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Canada's National Aboriginal Day Has Potential to Change the Conversation and the Government

Mark Trahant: National Aboriginal Day in Canada is a chance to talk about larger issues, from reconciliation to the murders of indigenous women.

Dozens of people, tribal leaders, public officials (including Yukon Premier Darrell Pasloski and the area's Member of Parliament, Ryan Leef) were gathered around a fire in a prayer circle in Whitehorse, Yukon Territory in Canada. It was the solstice, the longest day of the year, as well as National Aboriginal Day. For nearly two decades, Canadians have celebrated June 21 to honor the Inuit, First Nations and Métis people.

RELATED: Video: National Aboriginal Day Celebrates First Nations, Inuit and Métis Cultures

Photo: Jaynie Parrish

Kwanlin Dun elder Ann Smith and her "grandbabies" at the Whitehorse celebration.

"For me, National Aboriginal Day is a day of celebration, acknowledgment and remembrance," said Jessie Dawson, a councilor with the Kwanlin Dun First Nation.

Especially this year. The recent Truth and Reconciliation Commission report chronicled what it termed as Canada's physical, biological and cultural genocide against aboriginal people. Yet the report said: "Despite the coercive measures that the government adopted, it failed to achieve its policy goals. Although aboriginal peoples and cultures have been badly damaged, they continue to exist. Aboriginal people have refused to surrender their identity."

The report "represents a breakthrough in time and a new day for our people," Dawson said. "It calls on our citizens to make peace. It gives us hope and a restored faith that appropriate measures will be taken."

RELATED: National Aboriginal Day Brings Hope for Results From Truth and Reconciliation Report

It's that very debate, about what constitutes "an appropriate measure," that Canada has yet to conclude. The Truth and Reconciliation Commission proposes one standard: "Reconciliation is about establishing and maintaining a mutually respectful relationship between aboriginal and non-aboriginal peoples in this country."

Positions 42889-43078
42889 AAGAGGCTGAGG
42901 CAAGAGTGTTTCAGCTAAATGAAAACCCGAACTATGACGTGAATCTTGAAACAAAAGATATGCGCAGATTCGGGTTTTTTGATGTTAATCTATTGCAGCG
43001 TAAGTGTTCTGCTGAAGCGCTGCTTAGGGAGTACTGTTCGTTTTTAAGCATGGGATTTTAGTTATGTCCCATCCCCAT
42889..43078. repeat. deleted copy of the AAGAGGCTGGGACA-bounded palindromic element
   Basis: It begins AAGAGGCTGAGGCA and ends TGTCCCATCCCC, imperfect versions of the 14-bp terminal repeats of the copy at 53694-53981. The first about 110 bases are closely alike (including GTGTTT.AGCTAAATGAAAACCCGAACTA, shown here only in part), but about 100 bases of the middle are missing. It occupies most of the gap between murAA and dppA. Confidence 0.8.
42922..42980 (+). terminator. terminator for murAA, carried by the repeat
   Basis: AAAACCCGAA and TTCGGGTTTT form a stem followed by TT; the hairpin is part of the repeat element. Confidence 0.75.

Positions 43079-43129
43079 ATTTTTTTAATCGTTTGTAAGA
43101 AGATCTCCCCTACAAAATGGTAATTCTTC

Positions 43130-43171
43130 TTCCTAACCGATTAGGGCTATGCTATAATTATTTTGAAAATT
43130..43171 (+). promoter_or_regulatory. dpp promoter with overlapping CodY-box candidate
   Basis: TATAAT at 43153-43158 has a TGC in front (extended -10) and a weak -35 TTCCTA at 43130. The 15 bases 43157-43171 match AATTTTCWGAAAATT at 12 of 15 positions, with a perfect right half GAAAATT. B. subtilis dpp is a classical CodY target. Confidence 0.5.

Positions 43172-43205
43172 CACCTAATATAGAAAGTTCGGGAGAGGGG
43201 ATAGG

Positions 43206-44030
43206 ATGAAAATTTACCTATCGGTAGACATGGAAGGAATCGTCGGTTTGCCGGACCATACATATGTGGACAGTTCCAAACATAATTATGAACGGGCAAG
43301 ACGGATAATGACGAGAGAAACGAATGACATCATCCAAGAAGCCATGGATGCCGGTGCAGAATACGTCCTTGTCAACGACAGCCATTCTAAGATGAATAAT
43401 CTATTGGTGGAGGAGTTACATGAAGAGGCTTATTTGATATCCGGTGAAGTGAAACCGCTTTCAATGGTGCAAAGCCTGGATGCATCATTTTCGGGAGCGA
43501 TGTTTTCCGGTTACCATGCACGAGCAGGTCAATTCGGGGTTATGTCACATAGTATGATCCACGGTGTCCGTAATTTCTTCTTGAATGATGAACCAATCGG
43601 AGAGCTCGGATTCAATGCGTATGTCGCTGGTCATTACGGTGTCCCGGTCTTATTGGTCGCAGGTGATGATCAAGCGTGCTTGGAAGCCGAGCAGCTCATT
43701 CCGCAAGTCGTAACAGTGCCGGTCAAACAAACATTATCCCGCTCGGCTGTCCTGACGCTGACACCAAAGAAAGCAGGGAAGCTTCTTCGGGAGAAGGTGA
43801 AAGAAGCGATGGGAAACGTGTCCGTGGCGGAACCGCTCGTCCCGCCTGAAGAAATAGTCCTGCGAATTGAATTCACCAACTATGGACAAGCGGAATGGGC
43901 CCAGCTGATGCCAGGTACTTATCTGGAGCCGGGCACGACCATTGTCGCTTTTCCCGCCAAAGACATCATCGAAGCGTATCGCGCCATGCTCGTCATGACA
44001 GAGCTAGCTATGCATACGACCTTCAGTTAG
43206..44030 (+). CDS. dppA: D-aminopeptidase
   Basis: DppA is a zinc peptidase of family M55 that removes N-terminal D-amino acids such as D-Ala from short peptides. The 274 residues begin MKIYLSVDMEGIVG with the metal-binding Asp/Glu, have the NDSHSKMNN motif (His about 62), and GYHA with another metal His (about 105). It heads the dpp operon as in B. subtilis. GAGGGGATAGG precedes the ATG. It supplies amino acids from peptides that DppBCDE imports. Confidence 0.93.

On Friday June 19, the Royal Canadian Mounted Police (RCMP) updated its report on Missing and Murdered Indigenous Women, saying that while aboriginal women make up 4.3 percent of the population, they account for 16 percent of all female homicide victims. The federal policy agency once again said the overwhelming majority of those murders stemmed from family violence.

However First Nations advocates say the report is not broad enough because it does not include statistics from municipal governments.

“All jurisdictions need to look at what they can do to ensure that Indigenous women and girls are safe and secure," Assembly of First Nations Regional Chief Cameron Alexis said in a news release. "We need a national inquiry to get to the root causes and find long-term solutions, and we need immediate action to ensure they’re safe now. All municipal and accredited police services in this country, including the military police, need to work together on aboriginal policing issues such as missing and murdered aboriginal women.”

That again begs the question about appropriate measures as Canada's Conservative Prime Minister Stephen Harper has repeatedly dismissed calls for any national inquiry. But federal elections are coming in October. The leader of the New Democratic Party, Tom Mulcair, tweeted: "On #NationalAboriginalDay, the #NDP stands w/Canada's Indigenous Peoples to celebrate & work towards a better future." The Liberal Party, too, has demanded action. Its leader, Justin Trudeau, said, "Harper is on the wrong side of history. This issue requires national leadership and action to put an end to this violence.”

Mark Trahant

A three-party election will be an interesting one to watch—as well as how and where aboriginal voters participate. In a recent provincial election, Alberta voters tossed out the Conservatives after a 44-year run. According to the Aboriginal People's Television Network, a high number of aboriginal voters turned out for the New Democratic Party. The new premier, Rachel Motley, is promising a stronger partnership with aboriginal people. (The big question in any three-way election is, Can any party win a majority? In nations around the world, multi-party elections mean that governing coalitions must be formed, something that's rare in Canada.)

RELATED: Canada in Shock as Left-Leaning NDP Wins Oil-Sands Province's Election

Back to Aboriginal Day and why it matters. It's true that holidays are often dismissed as merely days off. It's too easy to forget why there’s a Veterans' Day or especially a Labor Day. It's true that Canadians are no different—as is this holiday.

But National Aboriginal Day does have the potential to change the conversation. On Saturday, for example, an Aboriginal Day Live broadcast from Winnipeg and Edmonton showcased the incredible wealth of native talent. Thousands of people attended the concerts and shows, and more than a million people watched on television (and tweeted their reactions).

That's not bad. Perhaps every year more people will be inspired by the native artists who are raising issues that celebrate, acknowledge and remember the aboriginal place in modern Canada.

It's also an idea worth emulating in the United States. It would be fantastic if for a moment, even for a single day, we were defined by our remarkable talent, and not our challenges.

Mark Trahant is an independent journalist and a member of The Shoshone-Bannock Tribes. For up-to-the-minute posts, download the free Trahant Reports app for your smart phone or tablet.